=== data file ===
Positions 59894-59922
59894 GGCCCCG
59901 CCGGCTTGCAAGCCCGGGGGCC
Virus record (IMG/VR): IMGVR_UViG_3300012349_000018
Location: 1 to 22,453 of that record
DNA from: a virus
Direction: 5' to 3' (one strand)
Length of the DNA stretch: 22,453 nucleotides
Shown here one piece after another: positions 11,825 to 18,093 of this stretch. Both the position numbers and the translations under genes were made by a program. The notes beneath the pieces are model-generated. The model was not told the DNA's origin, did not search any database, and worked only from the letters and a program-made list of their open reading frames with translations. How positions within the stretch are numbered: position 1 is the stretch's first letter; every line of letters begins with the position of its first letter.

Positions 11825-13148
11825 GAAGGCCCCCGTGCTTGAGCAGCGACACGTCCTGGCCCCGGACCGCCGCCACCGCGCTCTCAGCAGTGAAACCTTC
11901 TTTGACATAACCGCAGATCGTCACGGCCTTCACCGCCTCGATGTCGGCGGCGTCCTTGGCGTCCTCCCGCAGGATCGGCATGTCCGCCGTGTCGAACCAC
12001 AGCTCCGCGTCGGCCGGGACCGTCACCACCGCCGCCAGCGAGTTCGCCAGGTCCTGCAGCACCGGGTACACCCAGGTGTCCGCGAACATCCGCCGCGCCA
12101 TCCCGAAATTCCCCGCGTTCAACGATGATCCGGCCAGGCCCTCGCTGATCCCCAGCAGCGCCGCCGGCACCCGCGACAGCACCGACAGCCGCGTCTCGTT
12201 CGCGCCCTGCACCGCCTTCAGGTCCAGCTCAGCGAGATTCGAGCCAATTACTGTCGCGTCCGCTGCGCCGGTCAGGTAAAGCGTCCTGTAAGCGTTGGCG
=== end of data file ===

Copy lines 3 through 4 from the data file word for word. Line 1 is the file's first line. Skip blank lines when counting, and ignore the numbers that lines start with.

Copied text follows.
59901 CCGGCTTGCAAGCCCGGGGGCC
Virus record (IMG/VR): IMGVR_UViG_3300012349_000018